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West Virginia, Oregon, and Montana were the states where hearing loss was most prevalent, while the District of Columbia, New Jersey, Connecticut, and Maryland were the states where it was least prevalent.

The data also revealed regional trends in hearing loss prevalence:

  • Four out of the five states with the most prevalence were located in the western region of the United States
  • Eight of the 10 states (including the District of Columbia) with the least prevalence were on the east coast
  • Of the 18 states below the national average, 13 were on the east coast
  • 63.6% of states that meet or exceed the national average lie west of the Mississippi River

Table 4 Estimated prevalence of hearing loss by state

State Prevalence of hearing loss % above or below the national average of 15.9%
Alabama 20.0% +25.8%
Alaska 16.6% +4.4%
Arizona 16.4% +3.1%
Arkansas 21.4% +34.6%
California 12.3% -22.6%
Colorado 17.2% +8.2%
Connecticut 11.0% -30.8%
Delaware 14.3% -10.1%
District of Columbia 8.6% -45.9%
Florida 13.6% -14.5%
Georgia 15.5% -2.5%
Hawaii 14.5% -8.8%
Idaho 23.1% +45.3%
Illinois 16.3% +1.9%
Indiana 18.3% +15.2%
Iowa 20.3% +27.7%
Kansas 18.1% +13.8%
Kentucky 20.5% +28.9%
Louisiana 18.5% +16.4%
Maine 21.9% +37.7%
Maryland 11.0% -30.8%
Massachusetts 16.3% +1.9%
Michigan 17.4% +9.4%
Minnesota 18.7% +17.6%
Mississippi 15.9% 0.0%
Missouri 19.1% +20.1%
Montana 23.8% +49.7%
Nebraska 20.7% +30.2%
Nevada 12.9% +18.9%
New Hampshire 18.0% +13.2%
New Jersey 10.6% -33.3%
New Mexico 20.8% +30.8%
New York 12.6% -20.8%
North Carolina 14.8% -6.9%
North Dakota 20.9% +31.5%
Ohio 18.8% +18.2%
Oklahoma 17.5% +10.1%
Oregon 24.6% +54.7%
Pennsylvania 15.4% -3.1%
Rhode Island 14.9% -6.3%
South Carolina 14.6% -8.2%
South Dakota 20.8% +30.8%
Tennessee 21.0% +32.1%
Texas 16.0% +0.6%
Utah 15.9% 0.0%
Vermont 13.7% -13.8%
Virginia 14.0% -12.0%
Washington 20.0% +25.8%
West Virginia 24.7% +55.4%
Wisconsin 15.7% -1.3%
Wyoming 22.3% +40.6%

Hearing Loss Around The World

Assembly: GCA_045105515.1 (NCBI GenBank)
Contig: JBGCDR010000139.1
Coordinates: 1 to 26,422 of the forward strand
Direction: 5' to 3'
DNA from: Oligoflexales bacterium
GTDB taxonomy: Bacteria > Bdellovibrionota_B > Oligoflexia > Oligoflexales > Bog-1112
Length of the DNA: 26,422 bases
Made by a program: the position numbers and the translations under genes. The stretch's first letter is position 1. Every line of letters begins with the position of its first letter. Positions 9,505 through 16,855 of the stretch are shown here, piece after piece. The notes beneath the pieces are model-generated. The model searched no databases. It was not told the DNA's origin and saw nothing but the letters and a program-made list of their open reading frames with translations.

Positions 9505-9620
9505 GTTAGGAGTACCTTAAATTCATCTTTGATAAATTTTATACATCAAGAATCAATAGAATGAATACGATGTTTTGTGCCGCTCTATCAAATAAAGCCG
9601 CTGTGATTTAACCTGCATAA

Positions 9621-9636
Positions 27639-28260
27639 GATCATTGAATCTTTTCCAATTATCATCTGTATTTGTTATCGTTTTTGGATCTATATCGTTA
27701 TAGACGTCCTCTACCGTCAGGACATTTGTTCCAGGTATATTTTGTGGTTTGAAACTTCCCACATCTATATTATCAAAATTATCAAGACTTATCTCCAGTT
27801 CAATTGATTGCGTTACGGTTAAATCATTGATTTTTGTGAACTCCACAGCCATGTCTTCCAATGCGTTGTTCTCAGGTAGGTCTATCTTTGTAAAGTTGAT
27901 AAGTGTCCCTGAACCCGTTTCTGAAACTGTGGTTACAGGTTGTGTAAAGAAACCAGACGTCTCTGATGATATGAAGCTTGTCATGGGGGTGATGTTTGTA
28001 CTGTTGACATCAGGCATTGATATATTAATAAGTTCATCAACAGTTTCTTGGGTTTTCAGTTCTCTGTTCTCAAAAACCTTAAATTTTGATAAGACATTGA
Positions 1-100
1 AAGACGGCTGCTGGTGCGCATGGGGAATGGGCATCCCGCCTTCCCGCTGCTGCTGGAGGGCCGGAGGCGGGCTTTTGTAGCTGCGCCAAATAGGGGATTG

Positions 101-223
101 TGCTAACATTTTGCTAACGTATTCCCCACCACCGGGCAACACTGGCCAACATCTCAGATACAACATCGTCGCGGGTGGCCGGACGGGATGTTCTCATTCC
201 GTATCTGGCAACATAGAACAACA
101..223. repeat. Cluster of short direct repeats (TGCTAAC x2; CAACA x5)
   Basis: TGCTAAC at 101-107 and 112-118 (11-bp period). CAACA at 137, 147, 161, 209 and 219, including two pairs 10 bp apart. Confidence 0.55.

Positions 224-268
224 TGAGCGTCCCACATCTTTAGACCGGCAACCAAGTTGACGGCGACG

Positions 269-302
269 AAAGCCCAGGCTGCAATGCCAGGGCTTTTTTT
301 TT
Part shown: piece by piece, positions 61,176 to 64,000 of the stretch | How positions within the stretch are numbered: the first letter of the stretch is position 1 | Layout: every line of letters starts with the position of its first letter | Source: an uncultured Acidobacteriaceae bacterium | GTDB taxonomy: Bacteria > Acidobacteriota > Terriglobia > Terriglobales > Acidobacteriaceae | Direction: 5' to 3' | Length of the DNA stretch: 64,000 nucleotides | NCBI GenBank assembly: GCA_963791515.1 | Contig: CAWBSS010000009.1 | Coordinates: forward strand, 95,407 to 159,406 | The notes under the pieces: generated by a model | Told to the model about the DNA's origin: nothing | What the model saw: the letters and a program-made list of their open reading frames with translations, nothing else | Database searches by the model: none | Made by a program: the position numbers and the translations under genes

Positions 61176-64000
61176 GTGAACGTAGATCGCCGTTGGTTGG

Nearly 430 million people globally have at least moderate hearing loss and would greatly benefit from a hearing aid.

The World Report on Hearing showed the Western Pacific region (including Australia, China, Japan, and New Zealand) accounted for 136.5 million people—the highest contribution of any region—with a 7.1% prevalence (see Table 5). North and South America accounted for 62.7 million people with a 6.2% prevalence. The U.S. national average prevalence rate of 15.9% is more than double the prevalence rate of the Western Pacific region.

Table 5 Prevalence and cost of moderate hearing loss or greater by global regions

Region Number of people Percent prevalence Cost, in billions of dollars
Americas 62,700,000 6.2% 262
African 39,900,000 3.6% 27.1
European 57,300,000 6.2% 224.5
Eastern Mediterranean 22,100,000 3.1% 29.8
Southeast Asian 109,400,000 5.5% 107.7
Western Pacific 136,500,000 7.1% 328.3

The report also showed that hearing loss prevalence among the same 430 million people differed between income groups. Upper middle- and high-income groups had the highest prevalence at 6.2% and 7.5%, respectively (see Table 6). But of the $980 billion cost of unaddressed hearing loss, 53% came from low- and middle-income countries.

Table 6 Global prevalence of moderate hearing loss or greater by relative income

Income Number of people (in millions) Percent prevalence
Low income 23.4 3.3%
Lower-middle income 150.5 4.8%
Upper-middle income 166.4 6.2%
High income 87.7 7.5%

Gender and hearing loss

Gender analyses on hearing loss historically use a gender binary to report data.

The World Report on Hearing stated that among nearly 430 million people with moderate hearing loss or greater, males had a slightly higher prevalence than females. About 217 million males and 211 million females had at least moderate hearing loss at a 5.6% and 5.5% prevalence rate, respectively.